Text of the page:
Knight: What you didn’t know about this year’s baseballs — all 1.1 million of them

From Molly Knight at The Athletic on August 29, 2019:

As you may have heard, home runs are flying out of ballparks across the land this season at a record clip. The all-time MLB team mark for home runs in a season was set last year by the Yankees, who hit 267. If batters keep whacking dingers at the same pace over the next six weeks, four teams will break that record. Unsurprisingly, all four of those teams — the Yankees, Dodgers, Astros and Twins — boast at least a 98 percent chance of making the playoffs this October.

The baseballs are so broken that I could hit one out this year, but this isn’t a story about that. Back in July, I was flipping through channels aimlessly and settled on a White Sox vs. Tigers doubleheader because I was curious to watch the pace of play between two awful teams. What struck me immediately was how many baseballs every pitcher required to get through an inning, even when things were going well. And it wasn’t just because of the seven home runs hit that day.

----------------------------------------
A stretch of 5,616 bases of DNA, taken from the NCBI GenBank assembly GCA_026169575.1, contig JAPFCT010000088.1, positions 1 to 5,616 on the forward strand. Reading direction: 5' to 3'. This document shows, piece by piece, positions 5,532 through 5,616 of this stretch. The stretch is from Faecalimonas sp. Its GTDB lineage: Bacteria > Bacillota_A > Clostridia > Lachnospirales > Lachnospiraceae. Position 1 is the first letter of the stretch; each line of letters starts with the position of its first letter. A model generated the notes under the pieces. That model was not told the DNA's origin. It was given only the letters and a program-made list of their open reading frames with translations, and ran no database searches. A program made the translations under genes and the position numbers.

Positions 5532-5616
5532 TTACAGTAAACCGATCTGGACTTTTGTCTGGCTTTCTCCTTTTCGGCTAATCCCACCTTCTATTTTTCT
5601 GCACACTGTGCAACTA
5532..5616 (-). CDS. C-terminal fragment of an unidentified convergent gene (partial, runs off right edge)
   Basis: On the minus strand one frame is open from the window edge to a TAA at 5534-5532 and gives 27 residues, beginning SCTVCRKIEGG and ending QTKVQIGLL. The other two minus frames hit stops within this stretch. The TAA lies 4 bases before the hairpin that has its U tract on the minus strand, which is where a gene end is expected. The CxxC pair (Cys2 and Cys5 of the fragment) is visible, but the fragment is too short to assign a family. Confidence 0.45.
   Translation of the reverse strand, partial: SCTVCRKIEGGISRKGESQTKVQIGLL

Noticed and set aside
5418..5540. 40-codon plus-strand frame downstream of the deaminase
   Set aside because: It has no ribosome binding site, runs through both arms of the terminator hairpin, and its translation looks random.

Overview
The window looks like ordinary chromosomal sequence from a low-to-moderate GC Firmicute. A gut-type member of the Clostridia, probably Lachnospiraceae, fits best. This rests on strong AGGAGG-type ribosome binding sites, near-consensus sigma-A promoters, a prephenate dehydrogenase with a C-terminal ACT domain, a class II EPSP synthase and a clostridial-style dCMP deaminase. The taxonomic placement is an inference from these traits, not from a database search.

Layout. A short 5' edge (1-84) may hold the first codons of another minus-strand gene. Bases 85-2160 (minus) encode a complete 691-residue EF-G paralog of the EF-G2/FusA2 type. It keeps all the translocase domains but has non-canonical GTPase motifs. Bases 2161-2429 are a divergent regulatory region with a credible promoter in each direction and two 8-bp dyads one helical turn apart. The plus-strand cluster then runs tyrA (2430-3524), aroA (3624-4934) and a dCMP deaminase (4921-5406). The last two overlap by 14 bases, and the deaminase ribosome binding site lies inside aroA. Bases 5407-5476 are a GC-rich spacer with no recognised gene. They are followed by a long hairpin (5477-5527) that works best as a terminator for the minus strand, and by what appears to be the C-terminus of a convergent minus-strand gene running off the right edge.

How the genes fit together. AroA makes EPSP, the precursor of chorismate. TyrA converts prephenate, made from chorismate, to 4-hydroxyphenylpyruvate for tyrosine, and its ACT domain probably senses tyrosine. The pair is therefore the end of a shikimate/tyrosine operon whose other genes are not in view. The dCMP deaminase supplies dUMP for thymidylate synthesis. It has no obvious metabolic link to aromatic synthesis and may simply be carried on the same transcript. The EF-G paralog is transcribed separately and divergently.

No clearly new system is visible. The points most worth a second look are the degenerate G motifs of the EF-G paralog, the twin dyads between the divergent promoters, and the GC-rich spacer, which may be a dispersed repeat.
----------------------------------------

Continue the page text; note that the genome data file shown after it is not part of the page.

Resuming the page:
According to MLB spokesperson Michael Teevan, this season the league is averaging 249.99 pitches per game through late August. The half-dozen teams I spoke to for this article estimated they go through 12 to 15 dozen balls per game. If we center that mean to 13.5 dozen, that means the average major league game ball’s life expectancy is a sad 1.53 pitches. Relatively rare is the baseball that dies as a home run; more are laid to rest as weak foul ball souvenirs or, even worse, as slippery curveballs ingloriously spiked in the dirt.

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This page was last updated August 29, 2019 at 3:09 pm MST.